NATO allies call China a 'decisive enabler' of Russia's war in Ukraine

In their most serious rebuke against Beijing, NATO allies have called China a “decisive enabler” of Russia’s war against Ukraine and expressed concerns over China’s nuclear arsenal and its capabilities in space

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WASHINGTON (AP) — In their most serious rebuke against Beijing, NATO allies on Wednesday called China a "decisive enabler" of Russia's war against Ukraine and expressed concerns over Beijing's nuclear arsenal and its capabilities in space.

The sternly worded final communiqué, approved by the 32 NATO members at their summit in Washington, makes clear that China is becoming a focus of the military alliance. The European and North American members and their partners in the Indo-Pacific increasingly see shared security concerns coming from Russia and its Asian supporters, especially China.

Beijing insists that it does not provide direct military aid to Russia but has maintained strong trade ties with its northern neighbor throughout the conflict.

In the communiqué, NATO member countries said China has become a war enabler through its "no-limits partnership" with Russia and its large-scale support for Russia's defense industrial base.

“This increases the threat Russia poses to its neighbors and to Euro-Atlantic security. We call on the PRC, as a permanent member of the United Nations Security Council with a particular responsibility to uphold the purposes and principles of the U.N. Charter, to cease all material and political support to Russia’s war effort,” read the communiqué, which referred to China by the abbreviation of its official name, the People's Republic of China.

“The PRC cannot enable the largest war in Europe in recent history without this negatively impacting its interests and reputation,” the document says.

Beijing has expressed displeasure at NATO's growing interest in Asia and has demanded the alliance stay out of the Asia-Pacific region and not incite confrontation.

“NATO should not use China to justify its insertion into the Asia-Pacific and attempt to disrupt regional dynamics,” Lin Jian, a spokesman for the Chinese foreign ministry, said Tuesday. “China is a force for world peace, a contributor to global development and a defender of international order.”

Danny Russel, a former assistant secretary of state for Asia, called the new wording by NATO "an extraordinary step," particularly because it was coupled with the warning that Beijing continues to pose “systemic challenges” to European interests and security.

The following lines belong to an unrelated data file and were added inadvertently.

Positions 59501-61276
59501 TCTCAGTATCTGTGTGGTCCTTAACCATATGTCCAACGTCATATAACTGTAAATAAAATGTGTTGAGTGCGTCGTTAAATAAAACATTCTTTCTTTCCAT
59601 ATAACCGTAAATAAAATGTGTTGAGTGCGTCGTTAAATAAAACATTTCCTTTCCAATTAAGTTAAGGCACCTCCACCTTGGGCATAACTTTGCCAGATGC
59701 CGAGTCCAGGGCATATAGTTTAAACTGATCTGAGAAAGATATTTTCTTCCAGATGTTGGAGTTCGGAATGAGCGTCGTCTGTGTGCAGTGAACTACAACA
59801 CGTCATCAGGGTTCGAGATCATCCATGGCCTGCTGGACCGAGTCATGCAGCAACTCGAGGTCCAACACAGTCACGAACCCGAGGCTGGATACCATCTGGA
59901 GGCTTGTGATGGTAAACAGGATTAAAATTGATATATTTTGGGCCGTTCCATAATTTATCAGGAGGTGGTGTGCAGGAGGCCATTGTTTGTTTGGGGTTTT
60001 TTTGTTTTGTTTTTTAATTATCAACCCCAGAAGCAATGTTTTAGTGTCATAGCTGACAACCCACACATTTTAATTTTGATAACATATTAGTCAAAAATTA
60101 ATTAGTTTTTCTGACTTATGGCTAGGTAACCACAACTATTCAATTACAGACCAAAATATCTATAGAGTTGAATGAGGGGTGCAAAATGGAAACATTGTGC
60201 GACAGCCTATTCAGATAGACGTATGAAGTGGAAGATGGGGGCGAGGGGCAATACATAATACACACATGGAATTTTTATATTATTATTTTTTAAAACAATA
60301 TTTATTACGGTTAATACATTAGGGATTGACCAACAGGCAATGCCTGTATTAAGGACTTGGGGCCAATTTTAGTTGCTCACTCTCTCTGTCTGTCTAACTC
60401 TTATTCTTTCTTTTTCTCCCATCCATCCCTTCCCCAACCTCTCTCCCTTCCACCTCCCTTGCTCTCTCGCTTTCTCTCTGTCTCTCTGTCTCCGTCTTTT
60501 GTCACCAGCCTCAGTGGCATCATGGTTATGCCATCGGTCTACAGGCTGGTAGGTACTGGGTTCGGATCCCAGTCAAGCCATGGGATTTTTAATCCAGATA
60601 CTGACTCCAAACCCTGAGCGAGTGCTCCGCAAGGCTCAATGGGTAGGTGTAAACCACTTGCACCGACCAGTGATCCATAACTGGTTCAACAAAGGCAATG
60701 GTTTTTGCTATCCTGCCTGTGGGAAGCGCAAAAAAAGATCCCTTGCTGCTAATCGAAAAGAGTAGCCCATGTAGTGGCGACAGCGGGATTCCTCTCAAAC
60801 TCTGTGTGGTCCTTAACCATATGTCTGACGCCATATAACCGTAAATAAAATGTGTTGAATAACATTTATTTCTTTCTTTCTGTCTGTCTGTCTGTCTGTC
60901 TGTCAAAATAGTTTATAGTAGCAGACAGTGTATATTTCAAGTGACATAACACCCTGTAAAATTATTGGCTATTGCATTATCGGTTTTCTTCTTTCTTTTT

“It is a mark of how badly Beijing’s attempt to straddle Russia and Western Europe has failed and how hollow its claim of neutrality rings,” said Russel, who is vice president for international security and diplomacy at the Asia Society Policy Institute. “China’s attempts at divide-and-conquer have instead produced remarkable solidarity between key nations of the Euro-Atlantic and the Asia-Pacific regions.”

Max Bergmann, director of the Europe, Russia, and Eurasia Program at the Center for Strategic and International Studies, said the statement is “highly significant” because it signals to China that Europe, just like the U.S., also condemns support to Russia.

“The U.S. believes that Europe has influence in Beijing, and that while China will not pay any attention to U.S. condemnation, they will pay attention to European condemnation because just because Europe trades with China, China also trades with Europe,” Bergmann said.

In this year's final declaration, NATO member countries reiterated their concerns that China poses “systemic challenges” to Euro-Atlantic security. It was first raised in 2021.

The alliance said China has been behind sustained, malicious cyber and hybrid activities, including disinformation and expressed concerns over China’s space capabilities and activities. It also raised alarms that China is rapidly expanding and diversifying its nuclear arsenal with more warheads and a larger number of sophisticated delivery systems.

In Washington, where leaders of NATO nations are convening this week to mark the coalition's 75th anniversary, President Joe Biden said the alliance must not fall behind Russia, which is ramping up weapon production with the help of China, North Korea and Iran.

NATO Secretary-General Jens Stoltenberg said China provides equipment, microelectronics and tools that are “enabling Russia to build the missiles, to build the bombs, to build the aircraft, to build the weapons they use to attack Ukraine.”

He said it was the first time all NATO allies have stated this so clearly in an agreed document.

Australia, New Zealand, Japan and South Korea have sent their leaders or deputies to the NATO summit in Washington this week. They are partners, not members, of the alliance.

In the final declaration, NATO members affirmed the importance of the Indo-Pacific partners to the alliance and said they were “strengthening dialogue to tackle cross-regional challenges.”

NATO and the Indo-Pacific partners plan to launch four projects to support Ukraine, bolster cooperation on cyberdefense, counter disinformation and work on artificial intelligence. The NATO members said these projects would “enhance our ability to work together on shared security interests.”

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